The basic knock is not a signal to rush, you poor fools. A signal to rush is more like the side-fisted battering-ram action that should only be heard by people who have definitely been in there longer than it takes to change the diapers of infant triplets; people who’ve been in there long enough for the crowd outside the bathroom to reach consensus on whether the occupant is putting his or her orifices to erotic, insufflationary, or antiperistaltic purposes; people who need to wrap it up so a guy can take a whizz already.
One is almost sympathetic with the simpering little milquetoast above who finds it “really awkward” to reply to a knock on the bathroom door with a four-syllable indication of his presence. After all, society is letting him down by not giving him sufficient opportunity to practice replying to a knock on the bathroom door. Would it help the dear lad to know that other utterances are also acceptable? It is possible to say, “Occupied!” in a sing-songy delivery. “Un momento!” is easy to articulate cheerfully. “Yo!” is fairly succinct. And in the perfect world that I cannot stop wistfully daydreaming of, every house-trained American would select a standard two-syllable response to the call of the knock: The knocker would jauntily tap out the first five notes of the Shave and a Haircut riff, and the occupant would complete the phrase by saying, “Two secs!” or “Hold up!” or (in a jocular tone) “Get lost!” or suchlike.
Alas, that standard of liminal communication exists only as a Platonic ideal. Double alas, the one thing less mannerly than trying the knob before trying a knock is saying, “Didn’t anyone ever teach you any manners?” to those buffoons and bumpkins who haven’t been taught any manners. The only proper way to scold them is to wait until exiting, make eye contact, and mutely lift a pitying glare.
Is there any hope of restoring the knuckles to their rightful place on the plane of the door? No, don’t be silly, of course not; the world has gone to hell, duh. That said, I encourage you, dear reader, to support my plan to hybridize social engineering and interior design. I am calling upon America’s café owners and tavern keepers and restaurateurs to install door knockers at the portals to the potties within their establishments, in the hope that non-knockers, given something shiny to play with, will correct their own behavior. As you can see, knockers are available in a variety of attractive styles. One can imagine that a restaurant specializing in modernist cuisine might go in for something in the Bauhaus tradition or that an Irish pub could have fun paying homage to the Knock Museum in County Mayo. Many retailers offer personalization options.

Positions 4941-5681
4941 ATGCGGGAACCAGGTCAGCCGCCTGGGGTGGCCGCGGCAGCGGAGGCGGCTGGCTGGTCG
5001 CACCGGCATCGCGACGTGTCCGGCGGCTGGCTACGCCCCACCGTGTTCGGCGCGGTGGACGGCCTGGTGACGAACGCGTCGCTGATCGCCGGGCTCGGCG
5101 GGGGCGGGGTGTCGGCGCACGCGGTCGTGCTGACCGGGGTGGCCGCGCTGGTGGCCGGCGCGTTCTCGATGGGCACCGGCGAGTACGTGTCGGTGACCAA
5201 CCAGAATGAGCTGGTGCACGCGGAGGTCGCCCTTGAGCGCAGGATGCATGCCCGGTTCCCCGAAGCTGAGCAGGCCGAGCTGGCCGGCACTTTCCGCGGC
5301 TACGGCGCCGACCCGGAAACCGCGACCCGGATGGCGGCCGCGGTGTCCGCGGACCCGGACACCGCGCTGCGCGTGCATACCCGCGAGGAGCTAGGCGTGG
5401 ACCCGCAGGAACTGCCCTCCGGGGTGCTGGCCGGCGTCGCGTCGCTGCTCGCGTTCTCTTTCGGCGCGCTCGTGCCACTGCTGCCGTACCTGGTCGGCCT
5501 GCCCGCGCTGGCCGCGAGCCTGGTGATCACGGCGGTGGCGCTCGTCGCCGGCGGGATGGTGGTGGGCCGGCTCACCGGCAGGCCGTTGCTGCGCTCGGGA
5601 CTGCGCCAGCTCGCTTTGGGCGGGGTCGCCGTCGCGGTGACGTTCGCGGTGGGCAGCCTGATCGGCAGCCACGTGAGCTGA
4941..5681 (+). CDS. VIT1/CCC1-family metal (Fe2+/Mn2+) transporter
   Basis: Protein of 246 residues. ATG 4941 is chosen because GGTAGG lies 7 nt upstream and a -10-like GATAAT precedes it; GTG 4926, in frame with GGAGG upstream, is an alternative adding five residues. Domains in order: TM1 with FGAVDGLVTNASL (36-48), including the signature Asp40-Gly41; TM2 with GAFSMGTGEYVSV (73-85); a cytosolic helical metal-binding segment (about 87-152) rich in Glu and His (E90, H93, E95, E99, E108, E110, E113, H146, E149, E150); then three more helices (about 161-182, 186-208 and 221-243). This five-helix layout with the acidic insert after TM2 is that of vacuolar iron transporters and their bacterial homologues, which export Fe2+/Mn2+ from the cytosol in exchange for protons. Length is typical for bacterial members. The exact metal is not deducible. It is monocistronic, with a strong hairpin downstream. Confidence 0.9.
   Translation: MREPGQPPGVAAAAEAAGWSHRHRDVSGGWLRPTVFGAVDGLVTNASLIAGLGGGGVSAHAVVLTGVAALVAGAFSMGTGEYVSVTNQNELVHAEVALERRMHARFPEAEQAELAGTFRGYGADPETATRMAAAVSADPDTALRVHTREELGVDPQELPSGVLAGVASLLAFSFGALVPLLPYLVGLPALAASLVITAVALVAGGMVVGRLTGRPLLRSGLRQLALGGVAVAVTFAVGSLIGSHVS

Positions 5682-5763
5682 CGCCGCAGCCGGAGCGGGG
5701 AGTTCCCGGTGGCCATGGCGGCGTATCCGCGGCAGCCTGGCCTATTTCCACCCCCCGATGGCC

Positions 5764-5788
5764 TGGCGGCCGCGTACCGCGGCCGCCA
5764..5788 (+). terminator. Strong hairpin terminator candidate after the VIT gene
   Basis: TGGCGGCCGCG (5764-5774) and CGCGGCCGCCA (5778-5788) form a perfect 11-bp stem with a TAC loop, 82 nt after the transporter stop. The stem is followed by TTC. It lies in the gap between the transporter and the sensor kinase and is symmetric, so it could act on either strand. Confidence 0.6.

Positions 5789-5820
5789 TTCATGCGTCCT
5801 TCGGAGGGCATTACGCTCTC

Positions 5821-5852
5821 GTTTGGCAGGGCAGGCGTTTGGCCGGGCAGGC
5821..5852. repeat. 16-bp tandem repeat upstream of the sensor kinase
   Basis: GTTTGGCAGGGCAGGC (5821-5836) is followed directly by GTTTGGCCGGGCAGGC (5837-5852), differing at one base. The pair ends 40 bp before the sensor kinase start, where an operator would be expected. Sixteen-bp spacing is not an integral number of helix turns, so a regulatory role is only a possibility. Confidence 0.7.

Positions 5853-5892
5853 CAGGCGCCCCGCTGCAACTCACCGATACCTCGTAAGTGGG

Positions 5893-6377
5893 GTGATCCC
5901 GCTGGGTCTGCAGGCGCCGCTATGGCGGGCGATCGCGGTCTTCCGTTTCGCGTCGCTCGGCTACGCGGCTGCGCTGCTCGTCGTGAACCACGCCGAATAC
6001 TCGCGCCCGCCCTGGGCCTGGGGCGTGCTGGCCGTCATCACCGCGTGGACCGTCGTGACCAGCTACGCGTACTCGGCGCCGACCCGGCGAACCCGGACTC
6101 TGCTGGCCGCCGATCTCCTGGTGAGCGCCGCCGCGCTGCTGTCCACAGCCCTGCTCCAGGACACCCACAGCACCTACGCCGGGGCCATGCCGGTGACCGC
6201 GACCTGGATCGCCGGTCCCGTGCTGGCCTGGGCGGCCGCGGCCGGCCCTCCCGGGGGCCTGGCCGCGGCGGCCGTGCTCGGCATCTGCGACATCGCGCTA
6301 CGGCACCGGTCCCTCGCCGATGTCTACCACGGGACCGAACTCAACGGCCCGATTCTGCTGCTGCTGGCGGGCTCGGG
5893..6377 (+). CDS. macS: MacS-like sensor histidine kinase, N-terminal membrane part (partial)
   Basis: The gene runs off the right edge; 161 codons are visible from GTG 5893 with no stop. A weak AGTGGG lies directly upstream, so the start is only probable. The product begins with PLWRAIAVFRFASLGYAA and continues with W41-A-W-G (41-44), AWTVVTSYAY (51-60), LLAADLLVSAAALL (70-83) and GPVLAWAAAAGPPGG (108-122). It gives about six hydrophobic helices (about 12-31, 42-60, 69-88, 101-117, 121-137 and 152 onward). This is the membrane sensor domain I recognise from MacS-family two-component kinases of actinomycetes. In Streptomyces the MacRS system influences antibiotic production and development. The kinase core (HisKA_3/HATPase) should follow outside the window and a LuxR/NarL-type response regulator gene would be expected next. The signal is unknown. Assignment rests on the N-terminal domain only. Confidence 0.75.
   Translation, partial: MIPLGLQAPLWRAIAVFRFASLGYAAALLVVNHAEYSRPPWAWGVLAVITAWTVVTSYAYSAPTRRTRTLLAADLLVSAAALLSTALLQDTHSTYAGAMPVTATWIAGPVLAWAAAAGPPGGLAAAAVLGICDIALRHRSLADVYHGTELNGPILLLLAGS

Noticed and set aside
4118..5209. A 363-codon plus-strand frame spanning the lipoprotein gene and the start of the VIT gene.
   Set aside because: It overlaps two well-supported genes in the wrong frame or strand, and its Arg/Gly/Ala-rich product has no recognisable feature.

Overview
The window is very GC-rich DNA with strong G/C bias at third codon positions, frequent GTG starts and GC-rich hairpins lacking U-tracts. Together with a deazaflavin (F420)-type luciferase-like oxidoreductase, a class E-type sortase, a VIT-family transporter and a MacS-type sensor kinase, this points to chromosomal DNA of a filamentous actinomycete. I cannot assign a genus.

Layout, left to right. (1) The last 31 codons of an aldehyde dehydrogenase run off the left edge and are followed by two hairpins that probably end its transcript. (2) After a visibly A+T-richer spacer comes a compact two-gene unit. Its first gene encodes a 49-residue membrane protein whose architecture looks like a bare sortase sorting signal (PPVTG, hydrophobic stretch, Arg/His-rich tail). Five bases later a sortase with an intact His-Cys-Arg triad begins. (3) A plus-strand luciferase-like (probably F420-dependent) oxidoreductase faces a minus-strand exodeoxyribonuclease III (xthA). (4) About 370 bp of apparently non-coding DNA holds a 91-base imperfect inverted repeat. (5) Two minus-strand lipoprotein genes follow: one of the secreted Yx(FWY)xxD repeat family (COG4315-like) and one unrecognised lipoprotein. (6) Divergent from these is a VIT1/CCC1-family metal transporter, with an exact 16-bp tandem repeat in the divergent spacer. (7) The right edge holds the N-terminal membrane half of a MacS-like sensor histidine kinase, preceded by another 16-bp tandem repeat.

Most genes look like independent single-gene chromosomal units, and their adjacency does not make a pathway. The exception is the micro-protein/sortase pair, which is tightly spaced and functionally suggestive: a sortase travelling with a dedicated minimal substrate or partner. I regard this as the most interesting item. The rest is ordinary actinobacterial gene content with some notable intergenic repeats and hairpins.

I’m dead serious about this. Indeed, as soon as Kickstarter verifies my Amazon Payments account, I will be raising money to acquire vintage door knockers and distribute them to worthy venues. Look for it under “Conceptual Art,” “Preservation of Public Standards” not being an option offered on Kickstarter’s drop-down menu. To repeat: I’m not even kidding. When it comes to the matter of manners and to raising an arm to extend a courtesy, a knock knock is not a joke.